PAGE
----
Let's start with the case of Corsica. In 1762, with the condemnation of Emilio and Social contract by the Parliament of Paris and the Small Council of Geneva, Rousseau begins his years of flight through Europe. It is in this turbulent period, more specifically in the same year in which the work Letters written from the mountain, that the philosopher is now sought after by Captain Matteo Buttafoco, a military aristocrat and supporter of the Corsican independenceists who carried out a work of convincing the cause with the European powers. Able to weave good political relations and respected among his compatriots, Buttafoco was part of the circle of trust of Pasquale Paoli, the top leader of the “Paolista” movement for the liberation of the island, and would also be a future foe of Napoleon Bonaparte, born in Ajaccio, and who in his youth was also an admirer of Paoli and an avid reader of Rousseau. Buttafoco sought to free Corsica from the dominion of the Republic of Genoa and, to that end, combined a pro-French inclination with an expectation of obtaining broad support from literate society, aiming to have in hand a prior plan of the institutions to be adopted at the moment when the desired liberation of Corsica would prevail.

Nothing more natural for Buttafoco than trying to persuade Rousseau to assume the role of intellectual patron of the island's political institutions. After all, not Social contract the philosopher had made an auspicious diagnosis: “there is still in Europe a country capable of legislation: it is the island of Corsica. The courage and constancy with which this brave people knew how to recover and defend their freedom would well deserve some wise man to teach them how to conserve it. I have a premonition that one day this little island will surprise Europe.” Excited by the praise and motivated by Rousseau's favorable disposition, in a notable exchange of correspondence Buttafoco persuades him to write a project for a political system for the Corsicans.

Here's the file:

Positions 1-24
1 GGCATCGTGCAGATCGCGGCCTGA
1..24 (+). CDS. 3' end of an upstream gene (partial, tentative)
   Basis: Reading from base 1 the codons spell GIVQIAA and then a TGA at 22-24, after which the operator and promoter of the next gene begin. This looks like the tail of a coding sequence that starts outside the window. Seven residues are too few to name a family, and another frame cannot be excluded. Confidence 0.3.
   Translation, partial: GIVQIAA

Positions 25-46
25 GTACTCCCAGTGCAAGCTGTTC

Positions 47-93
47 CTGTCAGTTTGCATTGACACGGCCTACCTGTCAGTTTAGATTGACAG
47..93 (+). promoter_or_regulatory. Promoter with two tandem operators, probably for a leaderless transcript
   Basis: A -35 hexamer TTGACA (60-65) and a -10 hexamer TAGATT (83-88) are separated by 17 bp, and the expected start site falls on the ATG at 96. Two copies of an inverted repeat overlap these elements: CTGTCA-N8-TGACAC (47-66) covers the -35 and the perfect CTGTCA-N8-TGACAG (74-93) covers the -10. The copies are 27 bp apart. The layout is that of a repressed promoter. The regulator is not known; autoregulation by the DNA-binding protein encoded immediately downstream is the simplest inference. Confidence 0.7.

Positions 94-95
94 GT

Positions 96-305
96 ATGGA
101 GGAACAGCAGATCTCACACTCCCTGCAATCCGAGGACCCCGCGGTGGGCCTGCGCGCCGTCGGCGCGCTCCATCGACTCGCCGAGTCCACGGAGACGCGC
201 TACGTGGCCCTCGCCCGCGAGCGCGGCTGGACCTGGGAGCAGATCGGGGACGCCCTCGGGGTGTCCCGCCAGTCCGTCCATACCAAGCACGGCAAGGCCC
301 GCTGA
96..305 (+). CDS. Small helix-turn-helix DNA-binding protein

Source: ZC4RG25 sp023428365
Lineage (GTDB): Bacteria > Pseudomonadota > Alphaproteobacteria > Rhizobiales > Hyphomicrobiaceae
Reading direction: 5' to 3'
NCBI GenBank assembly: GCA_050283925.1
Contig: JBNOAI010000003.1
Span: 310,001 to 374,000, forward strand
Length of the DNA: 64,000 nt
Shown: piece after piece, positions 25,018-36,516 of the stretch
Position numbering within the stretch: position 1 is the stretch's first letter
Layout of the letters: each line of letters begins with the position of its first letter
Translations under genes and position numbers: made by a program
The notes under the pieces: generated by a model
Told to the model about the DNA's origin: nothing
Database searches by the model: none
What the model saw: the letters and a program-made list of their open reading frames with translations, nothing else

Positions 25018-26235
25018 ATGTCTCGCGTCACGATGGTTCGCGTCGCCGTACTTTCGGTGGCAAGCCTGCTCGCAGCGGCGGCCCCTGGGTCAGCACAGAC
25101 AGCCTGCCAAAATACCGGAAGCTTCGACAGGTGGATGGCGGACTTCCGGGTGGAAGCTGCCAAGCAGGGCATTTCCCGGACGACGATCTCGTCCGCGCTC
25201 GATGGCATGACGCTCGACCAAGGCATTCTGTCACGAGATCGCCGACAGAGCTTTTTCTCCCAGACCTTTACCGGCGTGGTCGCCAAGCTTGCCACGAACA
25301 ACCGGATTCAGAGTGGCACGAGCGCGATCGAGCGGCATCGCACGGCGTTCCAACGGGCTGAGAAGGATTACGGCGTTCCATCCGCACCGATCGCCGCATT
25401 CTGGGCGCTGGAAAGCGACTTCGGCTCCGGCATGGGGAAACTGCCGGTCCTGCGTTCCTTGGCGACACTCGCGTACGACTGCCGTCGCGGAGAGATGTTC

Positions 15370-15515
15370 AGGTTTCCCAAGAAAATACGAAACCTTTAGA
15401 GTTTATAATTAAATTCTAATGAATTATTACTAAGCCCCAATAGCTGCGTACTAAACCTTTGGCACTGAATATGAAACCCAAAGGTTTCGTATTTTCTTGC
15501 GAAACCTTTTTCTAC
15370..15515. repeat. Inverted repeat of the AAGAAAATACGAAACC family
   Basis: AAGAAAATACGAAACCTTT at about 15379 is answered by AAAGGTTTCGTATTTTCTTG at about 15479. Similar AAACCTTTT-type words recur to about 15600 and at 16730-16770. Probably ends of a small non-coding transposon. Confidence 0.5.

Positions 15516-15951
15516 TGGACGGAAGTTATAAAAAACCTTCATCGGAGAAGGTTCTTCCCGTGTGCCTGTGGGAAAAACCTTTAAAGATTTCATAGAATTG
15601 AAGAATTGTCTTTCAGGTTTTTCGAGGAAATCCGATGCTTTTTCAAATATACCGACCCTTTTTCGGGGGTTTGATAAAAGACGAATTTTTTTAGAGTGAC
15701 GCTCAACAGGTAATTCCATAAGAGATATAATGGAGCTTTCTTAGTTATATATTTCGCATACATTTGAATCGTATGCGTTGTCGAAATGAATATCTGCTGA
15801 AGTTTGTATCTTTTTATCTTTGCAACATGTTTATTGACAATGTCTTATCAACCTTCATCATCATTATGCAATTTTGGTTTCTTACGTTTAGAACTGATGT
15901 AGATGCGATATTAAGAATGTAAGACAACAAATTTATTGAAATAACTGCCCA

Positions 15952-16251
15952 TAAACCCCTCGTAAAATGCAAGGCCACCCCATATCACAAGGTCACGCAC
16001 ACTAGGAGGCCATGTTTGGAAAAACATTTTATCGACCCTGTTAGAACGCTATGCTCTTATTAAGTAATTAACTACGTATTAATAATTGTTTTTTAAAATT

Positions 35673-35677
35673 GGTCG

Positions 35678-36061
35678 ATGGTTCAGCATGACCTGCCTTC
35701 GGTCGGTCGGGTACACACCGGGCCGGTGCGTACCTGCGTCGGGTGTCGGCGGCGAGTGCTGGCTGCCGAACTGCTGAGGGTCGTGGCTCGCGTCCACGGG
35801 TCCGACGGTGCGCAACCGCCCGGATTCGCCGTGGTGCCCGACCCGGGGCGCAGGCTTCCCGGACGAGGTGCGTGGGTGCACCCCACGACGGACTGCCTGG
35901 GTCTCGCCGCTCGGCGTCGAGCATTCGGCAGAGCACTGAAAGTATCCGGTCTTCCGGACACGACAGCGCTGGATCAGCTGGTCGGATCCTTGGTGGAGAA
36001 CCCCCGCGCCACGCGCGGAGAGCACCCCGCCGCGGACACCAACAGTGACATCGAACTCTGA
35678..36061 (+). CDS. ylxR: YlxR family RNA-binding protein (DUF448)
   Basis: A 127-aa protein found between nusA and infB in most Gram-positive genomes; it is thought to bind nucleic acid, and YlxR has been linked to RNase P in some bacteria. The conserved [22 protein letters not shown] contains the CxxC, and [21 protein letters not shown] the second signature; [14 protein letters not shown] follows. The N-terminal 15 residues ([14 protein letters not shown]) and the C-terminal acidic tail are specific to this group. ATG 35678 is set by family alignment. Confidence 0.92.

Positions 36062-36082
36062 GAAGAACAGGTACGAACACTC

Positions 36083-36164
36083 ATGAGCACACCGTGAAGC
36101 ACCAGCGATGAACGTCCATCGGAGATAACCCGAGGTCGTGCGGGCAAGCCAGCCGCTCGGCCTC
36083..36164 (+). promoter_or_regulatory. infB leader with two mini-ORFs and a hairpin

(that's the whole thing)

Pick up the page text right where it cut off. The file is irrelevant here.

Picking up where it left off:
Let us summarize some of the different reasons that make the epistolary exchange an important record. Firstly, the correspondence illustrates the way in which the Corsican captain explains and sees the situation in Corsica and how Rousseau will react and respond to such information, as we see in the text found in the manuscript of the Project. Secondly, it demonstrates the philosopher's preparation for the elaboration of the text, since Rousseau intended to dedicate, from 1765 onwards, a year of study on the island and at least another three years for the final writing of the project.

This disposition reveals that the published plan was only part of the initial stage – or, as Rousseau writes, some meditations or “provisional ideas” – of the text that would finally be addressed to the Corsicans. Third, and perhaps most importantly, it exposes an important methodological procedure in Rousseau's information gathering process: the way in which he organizes, structures, and prepares documents to elaborate his arguments as a philosopher willing to write about a concrete political problem. . With this, it is also possible to understand how it was agreed to send the necessary materials and files so that the drafting of the project could begin.